Sapphires: more traditional, much cheaper, and damn prettier, in my opinion.
As to the other aspects of Engagement, I had a bridal shower because my mother started having a nervous breakdown when I didn't want to bother. She was good enough to make me the dress I wanted, though: although she thought it make me look fat, but what the heck, I got my ideal wedding dress out of one bedsheet and two hours' listening to her criticisms.

Posted by katherine | February 28, 2007 10:03 AM

Would you take wedding advice from someone who's only had one wedding??

Posted by Laurel | February 28, 2007 10:18 AM

The prior example of the Most Evil People On Earth (i.e., any kind of European royalty, unless it's spammers) does not make for a "tradition", no matter how big a hardon you have for Princess Di.

Posted by Fnarf | February 28, 2007 10:31 AM

Well the only reason there will be gay marriage will be to open the doors to a massive gay marriage industry. It is all about money. If you think hetro marriage is tacky well look out because gay marriage will blow it out of the water.
Gay marriage or hetro marriage it is all tacky programing.
I think pet marriage is next. After all the pet industry is getting just as tacky. People dress pets buy jewelry for them even burry them in pet cemeteries. Why not buy a male and female (Male male for gay mans pet wedding) pets and spend thousands to marry them. Dogs are probably the best choice since putting a cat in a wedding dress with all the crinoline would be a nightmare.

Posted by Brian | February 28, 2007 10:36 AM

Ugh. Back in my hotel catering days, I stayed as far away from the weddings as humanly possible. They are horror shows, and no matter what you do, someone is going to be unhappy.

The most depressing part was the pre-payment aspect: People who HAD to be married at the Olympic Hotel would sometimes come in with four or five credit cards to spread the balance over.

Add to that the bitchy brides and manipulative mothers-of-the-brides, the ruthless wedding planners, the inevitable day-of-wedding dramas, the drunk guests, the obnoxious deejays, etc, etc, etc, and you couldn't get me near the wedding-industial complex. I was happy to stick to the charity functions.

btw, The funniest thing about the weddings was the number of people who told me that they'd had a wonderful first wedding at the Olympic. A lot of them said it was the best part of the marriage :-)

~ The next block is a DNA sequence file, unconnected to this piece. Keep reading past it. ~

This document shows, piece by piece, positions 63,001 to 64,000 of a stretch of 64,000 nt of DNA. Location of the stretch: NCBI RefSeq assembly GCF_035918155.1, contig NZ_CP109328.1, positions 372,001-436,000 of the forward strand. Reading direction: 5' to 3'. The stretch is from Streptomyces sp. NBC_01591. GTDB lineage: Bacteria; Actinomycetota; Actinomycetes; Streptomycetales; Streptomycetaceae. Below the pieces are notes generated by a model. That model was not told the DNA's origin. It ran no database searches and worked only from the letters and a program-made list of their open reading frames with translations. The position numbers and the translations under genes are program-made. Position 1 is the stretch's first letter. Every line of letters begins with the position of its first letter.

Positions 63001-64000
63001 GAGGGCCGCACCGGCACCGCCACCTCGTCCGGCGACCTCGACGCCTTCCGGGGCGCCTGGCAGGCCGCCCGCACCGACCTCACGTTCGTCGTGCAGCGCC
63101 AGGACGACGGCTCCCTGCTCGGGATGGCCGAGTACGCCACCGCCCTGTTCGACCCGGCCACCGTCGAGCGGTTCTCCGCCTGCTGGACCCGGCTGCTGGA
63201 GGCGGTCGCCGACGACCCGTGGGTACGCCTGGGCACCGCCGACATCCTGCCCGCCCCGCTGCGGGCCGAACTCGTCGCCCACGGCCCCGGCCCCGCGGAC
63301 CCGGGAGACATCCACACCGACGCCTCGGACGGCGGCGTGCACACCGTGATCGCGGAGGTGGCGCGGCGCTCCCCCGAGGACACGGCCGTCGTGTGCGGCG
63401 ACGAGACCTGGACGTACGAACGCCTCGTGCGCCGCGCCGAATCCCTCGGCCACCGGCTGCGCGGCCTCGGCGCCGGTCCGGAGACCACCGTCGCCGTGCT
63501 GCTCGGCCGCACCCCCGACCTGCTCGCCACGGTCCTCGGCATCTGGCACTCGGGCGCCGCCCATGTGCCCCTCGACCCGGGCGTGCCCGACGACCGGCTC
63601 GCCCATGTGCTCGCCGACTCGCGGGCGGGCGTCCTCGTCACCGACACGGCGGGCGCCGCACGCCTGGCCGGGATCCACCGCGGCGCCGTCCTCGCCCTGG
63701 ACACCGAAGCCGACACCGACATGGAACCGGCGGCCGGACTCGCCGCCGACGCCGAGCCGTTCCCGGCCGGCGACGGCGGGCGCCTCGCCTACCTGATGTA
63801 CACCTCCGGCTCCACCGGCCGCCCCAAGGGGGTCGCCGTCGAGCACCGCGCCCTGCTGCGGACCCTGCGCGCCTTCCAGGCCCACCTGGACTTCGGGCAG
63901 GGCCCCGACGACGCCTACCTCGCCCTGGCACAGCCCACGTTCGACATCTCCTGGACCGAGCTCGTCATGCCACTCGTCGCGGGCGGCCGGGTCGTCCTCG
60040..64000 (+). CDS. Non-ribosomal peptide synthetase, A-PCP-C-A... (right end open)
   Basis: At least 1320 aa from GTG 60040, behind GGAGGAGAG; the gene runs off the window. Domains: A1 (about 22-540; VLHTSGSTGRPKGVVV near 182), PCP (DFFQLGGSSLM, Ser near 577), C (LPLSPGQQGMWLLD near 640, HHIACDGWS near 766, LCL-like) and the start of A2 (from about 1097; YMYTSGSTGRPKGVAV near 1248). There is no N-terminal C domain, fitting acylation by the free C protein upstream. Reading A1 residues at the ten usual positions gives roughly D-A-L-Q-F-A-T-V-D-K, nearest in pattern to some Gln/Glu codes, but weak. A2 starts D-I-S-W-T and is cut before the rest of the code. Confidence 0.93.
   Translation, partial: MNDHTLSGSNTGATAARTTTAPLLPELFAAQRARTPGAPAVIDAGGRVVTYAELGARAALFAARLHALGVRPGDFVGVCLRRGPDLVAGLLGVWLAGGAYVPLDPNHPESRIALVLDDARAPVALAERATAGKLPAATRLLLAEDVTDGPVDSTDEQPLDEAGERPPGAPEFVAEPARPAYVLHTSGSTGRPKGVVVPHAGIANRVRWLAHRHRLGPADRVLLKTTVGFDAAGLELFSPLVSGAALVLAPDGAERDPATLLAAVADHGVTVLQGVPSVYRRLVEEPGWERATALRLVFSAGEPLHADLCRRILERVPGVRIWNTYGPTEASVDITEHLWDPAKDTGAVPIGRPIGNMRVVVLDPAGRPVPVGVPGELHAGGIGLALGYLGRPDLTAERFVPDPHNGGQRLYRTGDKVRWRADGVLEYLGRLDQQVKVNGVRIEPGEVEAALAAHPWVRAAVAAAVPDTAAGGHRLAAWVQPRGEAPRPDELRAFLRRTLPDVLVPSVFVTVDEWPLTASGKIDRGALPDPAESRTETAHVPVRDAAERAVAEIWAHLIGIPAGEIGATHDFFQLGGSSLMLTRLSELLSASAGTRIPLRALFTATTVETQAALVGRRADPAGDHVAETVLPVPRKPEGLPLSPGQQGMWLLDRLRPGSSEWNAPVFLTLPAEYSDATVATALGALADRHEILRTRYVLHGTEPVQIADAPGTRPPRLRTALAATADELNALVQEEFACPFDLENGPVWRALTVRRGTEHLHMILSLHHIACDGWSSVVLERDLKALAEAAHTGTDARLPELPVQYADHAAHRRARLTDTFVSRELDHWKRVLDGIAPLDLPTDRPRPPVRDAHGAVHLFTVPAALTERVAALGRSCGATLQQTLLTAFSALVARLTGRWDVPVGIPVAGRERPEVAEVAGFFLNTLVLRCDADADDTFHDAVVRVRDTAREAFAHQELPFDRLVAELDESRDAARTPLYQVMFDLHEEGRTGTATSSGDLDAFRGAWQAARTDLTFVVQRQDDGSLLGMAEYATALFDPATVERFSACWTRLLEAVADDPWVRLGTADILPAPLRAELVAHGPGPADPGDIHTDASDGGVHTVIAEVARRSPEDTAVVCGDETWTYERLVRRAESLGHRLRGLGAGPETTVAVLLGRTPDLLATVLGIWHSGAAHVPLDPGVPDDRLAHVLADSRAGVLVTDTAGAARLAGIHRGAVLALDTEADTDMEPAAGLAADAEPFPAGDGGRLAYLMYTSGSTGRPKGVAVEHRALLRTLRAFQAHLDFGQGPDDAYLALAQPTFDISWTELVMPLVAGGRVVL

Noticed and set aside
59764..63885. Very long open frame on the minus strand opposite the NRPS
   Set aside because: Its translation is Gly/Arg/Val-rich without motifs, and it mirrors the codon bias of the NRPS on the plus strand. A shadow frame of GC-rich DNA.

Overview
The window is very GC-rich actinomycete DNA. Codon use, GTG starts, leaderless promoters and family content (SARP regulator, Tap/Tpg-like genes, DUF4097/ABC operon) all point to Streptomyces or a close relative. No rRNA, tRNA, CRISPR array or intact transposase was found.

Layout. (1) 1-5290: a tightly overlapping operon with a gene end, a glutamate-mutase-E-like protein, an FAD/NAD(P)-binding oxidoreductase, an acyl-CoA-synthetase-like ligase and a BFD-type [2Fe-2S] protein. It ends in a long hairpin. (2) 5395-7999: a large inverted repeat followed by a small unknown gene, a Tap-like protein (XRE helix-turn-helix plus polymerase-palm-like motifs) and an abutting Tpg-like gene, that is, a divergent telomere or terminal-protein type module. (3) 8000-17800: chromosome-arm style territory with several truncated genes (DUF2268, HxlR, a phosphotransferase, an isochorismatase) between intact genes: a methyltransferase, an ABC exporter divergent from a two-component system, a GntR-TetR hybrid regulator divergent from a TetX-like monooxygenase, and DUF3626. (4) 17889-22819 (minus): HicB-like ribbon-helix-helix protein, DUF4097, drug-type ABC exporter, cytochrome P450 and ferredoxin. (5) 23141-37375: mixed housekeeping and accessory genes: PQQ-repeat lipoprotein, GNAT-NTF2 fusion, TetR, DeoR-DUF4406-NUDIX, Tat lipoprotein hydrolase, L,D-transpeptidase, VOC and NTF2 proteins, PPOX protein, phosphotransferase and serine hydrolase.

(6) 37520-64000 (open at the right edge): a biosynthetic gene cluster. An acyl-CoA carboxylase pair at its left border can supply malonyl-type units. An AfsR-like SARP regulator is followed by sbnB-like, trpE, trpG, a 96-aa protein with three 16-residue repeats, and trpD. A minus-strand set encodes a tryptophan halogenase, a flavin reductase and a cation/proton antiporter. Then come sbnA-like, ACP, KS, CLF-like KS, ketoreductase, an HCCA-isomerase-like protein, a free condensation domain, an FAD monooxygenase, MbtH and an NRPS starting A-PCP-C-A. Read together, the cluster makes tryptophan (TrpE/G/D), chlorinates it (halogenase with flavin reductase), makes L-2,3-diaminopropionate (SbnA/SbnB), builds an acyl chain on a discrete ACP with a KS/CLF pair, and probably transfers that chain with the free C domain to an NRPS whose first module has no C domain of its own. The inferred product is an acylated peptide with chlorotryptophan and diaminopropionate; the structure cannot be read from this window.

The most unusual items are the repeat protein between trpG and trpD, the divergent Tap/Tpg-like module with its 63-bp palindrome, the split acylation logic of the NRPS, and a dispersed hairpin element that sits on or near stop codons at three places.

Posted by catalina vel-duray | February 28, 2007 10:42 AM

This was fun to read after spending a morning doing history homeschool stuff about the fall of the Roman Empire.

Posted by amazonmidwife | February 28, 2007 10:57 AM

Check out if you want to read literally hundreds of deliciously horrifying stories of selfish, tacky, terminally materialistic brides and brides-to-be.

Although I don't think it's automatically terrible for the couple to go ring-shopping together. There's a difference between "I'm going with you so I can tell you exactly what to buy for me and how much you'll be spending on it" and "We should make this decision as a couple because it's a major purchase that we'll be living with for a really long time." It's the same logic as buying a dishwasher together. I guess part of the rationale in the latter case is that the couple will be combining their finances anyway, if they haven't already.

Posted by Sarah | February 28, 2007 10:59 AM

Sarah: the difference is the dishwasher can actually accomplish something. All a diamond does is reflect light.

Posted by Mike in MO | February 28, 2007 11:39 AM

puh-leez fnarf. think before you jump up to hear yourself talk.

sorry but they are not meeting demand, they are creating it and manufacturing consent along the way. seriously -- i've never heard any woman say anything close to "where is the magazine that will teach me how to be engaged?"

not even the invented discourse of cosmo, the wedding magazines, and their ilk ever ran any ad or sales campaigns like it.

Posted by chuckles | February 28, 2007 12:05 PM